governance, political economy, institutional development and economic regulation

Posts tagged ‘BJP’

Grow up well India

statistic_id254469_median-age-of-the-population-in-india-2015

So, what are we trying to say when we repeatedly stress that 65 per cent of our population is below 35 years of age? It is not as if we are growing any younger. In fact we are ageing. And that is a good thing because it is an outcome of development. India became younger between 1951 and 1970 when the median age (the point at which one half of the population fall below and above) decreased from 21.3 to 19.4 years due to improved healthcare and rising incomes.

Demographic googlies

Since 1970, the median age has increased steadily as people live longer, fewer babies die and fewer babies are born. By 2040, the proportion of the population below 34.5 years will fall to 50 per cent from 65 per cent today. Will that be terrible? Consider that by 2040 we will be in the same demographic boat that Singapore is in today. Age merely indicates we can become like Singapore in two decades if we do the right things.

The point here is that the advantages of a youthful population are exaggerated. There are 84 countries with a more youthful population than us today. None of them is competitive with India. The virtues of youth are likely to fade over time. Advances in artificial intelligence and healthcare will reduce the demand for manual work — which is best done by the young — whilst also prolonging productive life. This means that the definition of the workforce will change to include older folk — possibly up to 75 years — who will continue to earn, pay tax and pay-in rather than draw out from health insurance. Tata Sons and the BJP have already used the magic number of 75 years as a marker for obsolescence.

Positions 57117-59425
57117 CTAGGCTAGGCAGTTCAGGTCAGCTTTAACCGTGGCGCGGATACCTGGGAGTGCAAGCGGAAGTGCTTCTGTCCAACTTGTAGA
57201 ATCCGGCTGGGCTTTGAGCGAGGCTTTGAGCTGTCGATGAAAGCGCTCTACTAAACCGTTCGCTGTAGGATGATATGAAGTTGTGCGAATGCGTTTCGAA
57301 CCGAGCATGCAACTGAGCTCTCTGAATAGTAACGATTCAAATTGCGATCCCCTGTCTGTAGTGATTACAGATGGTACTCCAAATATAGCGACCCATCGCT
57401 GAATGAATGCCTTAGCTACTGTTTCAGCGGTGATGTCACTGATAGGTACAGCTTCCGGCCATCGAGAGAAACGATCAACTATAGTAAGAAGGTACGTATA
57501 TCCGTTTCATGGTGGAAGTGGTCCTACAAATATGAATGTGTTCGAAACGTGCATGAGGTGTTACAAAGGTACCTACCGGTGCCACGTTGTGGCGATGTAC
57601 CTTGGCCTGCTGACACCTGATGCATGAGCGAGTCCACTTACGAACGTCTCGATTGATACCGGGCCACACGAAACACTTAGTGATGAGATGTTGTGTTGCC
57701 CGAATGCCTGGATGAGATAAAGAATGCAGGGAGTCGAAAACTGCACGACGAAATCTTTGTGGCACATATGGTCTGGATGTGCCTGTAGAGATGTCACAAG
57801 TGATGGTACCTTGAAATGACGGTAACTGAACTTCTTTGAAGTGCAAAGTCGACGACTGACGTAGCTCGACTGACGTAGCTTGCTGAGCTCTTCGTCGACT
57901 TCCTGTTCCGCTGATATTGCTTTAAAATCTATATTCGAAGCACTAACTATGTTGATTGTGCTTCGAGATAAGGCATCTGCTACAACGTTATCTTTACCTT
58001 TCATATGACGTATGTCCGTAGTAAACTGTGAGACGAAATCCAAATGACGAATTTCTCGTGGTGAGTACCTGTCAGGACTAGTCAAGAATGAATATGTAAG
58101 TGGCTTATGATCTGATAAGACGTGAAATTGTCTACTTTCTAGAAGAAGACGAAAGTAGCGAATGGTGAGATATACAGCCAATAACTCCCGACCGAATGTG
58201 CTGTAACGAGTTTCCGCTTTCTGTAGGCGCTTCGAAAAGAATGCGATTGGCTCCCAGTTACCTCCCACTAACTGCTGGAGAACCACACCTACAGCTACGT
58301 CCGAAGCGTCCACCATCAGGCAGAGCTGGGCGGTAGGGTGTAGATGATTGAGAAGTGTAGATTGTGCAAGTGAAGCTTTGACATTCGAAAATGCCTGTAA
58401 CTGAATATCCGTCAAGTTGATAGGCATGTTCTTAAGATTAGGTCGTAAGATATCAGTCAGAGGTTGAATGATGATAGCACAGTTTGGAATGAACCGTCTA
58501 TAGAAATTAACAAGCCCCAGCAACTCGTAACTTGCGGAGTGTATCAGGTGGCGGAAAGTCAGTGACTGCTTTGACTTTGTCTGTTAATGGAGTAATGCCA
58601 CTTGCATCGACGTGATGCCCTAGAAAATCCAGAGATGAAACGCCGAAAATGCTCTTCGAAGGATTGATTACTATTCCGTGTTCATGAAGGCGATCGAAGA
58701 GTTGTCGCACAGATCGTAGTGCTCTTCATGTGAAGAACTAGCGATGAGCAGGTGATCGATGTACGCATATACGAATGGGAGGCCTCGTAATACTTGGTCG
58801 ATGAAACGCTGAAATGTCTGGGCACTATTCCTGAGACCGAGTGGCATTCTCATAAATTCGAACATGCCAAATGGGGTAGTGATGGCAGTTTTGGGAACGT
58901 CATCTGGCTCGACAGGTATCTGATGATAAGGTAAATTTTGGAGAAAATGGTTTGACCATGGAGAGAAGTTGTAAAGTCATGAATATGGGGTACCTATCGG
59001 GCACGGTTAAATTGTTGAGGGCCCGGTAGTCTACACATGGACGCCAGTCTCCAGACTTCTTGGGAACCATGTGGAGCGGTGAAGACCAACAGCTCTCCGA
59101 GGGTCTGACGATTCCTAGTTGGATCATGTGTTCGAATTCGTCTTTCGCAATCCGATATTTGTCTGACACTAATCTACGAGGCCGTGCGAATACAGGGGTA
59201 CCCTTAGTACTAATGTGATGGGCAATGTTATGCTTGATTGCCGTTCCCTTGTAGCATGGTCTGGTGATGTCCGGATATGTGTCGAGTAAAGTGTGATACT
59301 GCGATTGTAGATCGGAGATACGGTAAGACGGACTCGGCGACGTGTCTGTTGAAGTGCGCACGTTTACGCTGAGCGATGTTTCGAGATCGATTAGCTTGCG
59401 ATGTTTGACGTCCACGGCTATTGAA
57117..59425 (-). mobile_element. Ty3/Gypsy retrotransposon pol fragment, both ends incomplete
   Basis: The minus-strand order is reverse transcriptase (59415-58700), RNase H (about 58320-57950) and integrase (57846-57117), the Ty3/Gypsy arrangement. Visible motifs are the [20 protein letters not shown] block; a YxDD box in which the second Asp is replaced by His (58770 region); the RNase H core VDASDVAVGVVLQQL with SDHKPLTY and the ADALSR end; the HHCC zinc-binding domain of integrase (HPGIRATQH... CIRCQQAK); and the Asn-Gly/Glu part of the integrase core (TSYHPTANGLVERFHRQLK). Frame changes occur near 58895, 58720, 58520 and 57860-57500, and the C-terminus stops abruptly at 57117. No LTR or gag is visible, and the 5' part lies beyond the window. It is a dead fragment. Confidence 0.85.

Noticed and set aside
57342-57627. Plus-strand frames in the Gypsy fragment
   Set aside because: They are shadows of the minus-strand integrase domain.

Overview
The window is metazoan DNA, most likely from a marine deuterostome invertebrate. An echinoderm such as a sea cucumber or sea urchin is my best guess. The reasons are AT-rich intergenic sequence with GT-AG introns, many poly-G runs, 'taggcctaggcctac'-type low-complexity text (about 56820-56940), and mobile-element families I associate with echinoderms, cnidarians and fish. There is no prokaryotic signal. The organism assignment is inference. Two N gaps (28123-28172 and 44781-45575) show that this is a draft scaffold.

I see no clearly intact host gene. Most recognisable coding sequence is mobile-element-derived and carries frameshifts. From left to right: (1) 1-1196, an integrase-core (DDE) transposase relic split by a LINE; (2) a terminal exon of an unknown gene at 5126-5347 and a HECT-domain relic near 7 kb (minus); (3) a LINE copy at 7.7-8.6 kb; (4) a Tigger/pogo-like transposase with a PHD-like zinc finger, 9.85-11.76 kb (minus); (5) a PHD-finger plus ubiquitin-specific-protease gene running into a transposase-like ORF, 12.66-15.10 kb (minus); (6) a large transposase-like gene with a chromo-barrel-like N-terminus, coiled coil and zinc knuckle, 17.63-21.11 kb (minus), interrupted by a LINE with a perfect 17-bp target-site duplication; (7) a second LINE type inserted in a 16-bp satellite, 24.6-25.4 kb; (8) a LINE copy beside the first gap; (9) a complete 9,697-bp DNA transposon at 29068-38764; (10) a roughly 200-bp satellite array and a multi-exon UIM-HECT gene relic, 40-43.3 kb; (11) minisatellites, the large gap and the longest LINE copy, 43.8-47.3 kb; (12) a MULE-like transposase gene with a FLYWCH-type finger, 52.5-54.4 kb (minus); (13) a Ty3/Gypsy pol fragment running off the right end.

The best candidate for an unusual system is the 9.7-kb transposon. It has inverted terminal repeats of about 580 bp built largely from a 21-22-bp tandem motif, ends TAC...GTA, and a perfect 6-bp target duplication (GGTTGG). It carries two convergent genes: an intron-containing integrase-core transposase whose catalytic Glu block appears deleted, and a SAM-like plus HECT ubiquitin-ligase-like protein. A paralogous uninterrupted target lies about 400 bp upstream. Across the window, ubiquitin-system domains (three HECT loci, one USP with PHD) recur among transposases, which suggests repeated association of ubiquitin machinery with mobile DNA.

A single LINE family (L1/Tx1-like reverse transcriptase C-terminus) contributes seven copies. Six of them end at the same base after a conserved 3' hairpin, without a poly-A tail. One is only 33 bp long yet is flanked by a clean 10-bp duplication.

We are working towards an ageless society. The Pradhan Mantri Jan Arogya Abhiyan being launched on September 25 will provide in-hospital medical insurance to 107 million families (45 per cent of the total number of families) at the bottom of the income and caste pyramid. Public health centres in 150,000 locations are to be upgraded to provide pre-hospitalisation diagnostics and preventive care. State governments have also taken the lead in launching similar schemes for health security. Robotisation is widespread already in our automobile sector. Machines will progressively replace workers in construction, agriculture and sanitation.

Wear those wrinkles with pride – they signal the long road we have travelled

wrinkles

The bottomline is that we should not emulate the paranoia of filmstars about ageing. Our collective shelf life is far longer than the first flush of youth or middle age. We should also not be nudged into having more babies to keep the median age low. China, with a median age of 37.4 years, is reversing its family size restrictions and doing just that. But their demographic transition, like their economic transformation, has been jagged and artificially staged via the heavy hand of State control. Ours has been a natural demographic transition driven by personal choice, higher incomes and better old age and health insurance.

Hone kids to be productive future citizens

What we do need to fear is that we may continue our business-as-usual approach which prioritises near term results over sustainable growth. If India is to grow up with dignity we need to transform our educational system to produce multilingual, multi-skilled and multicultural professionals, as capable of cooking up a meal, singing a song or cleaning their toilets as of designing a complex space mission.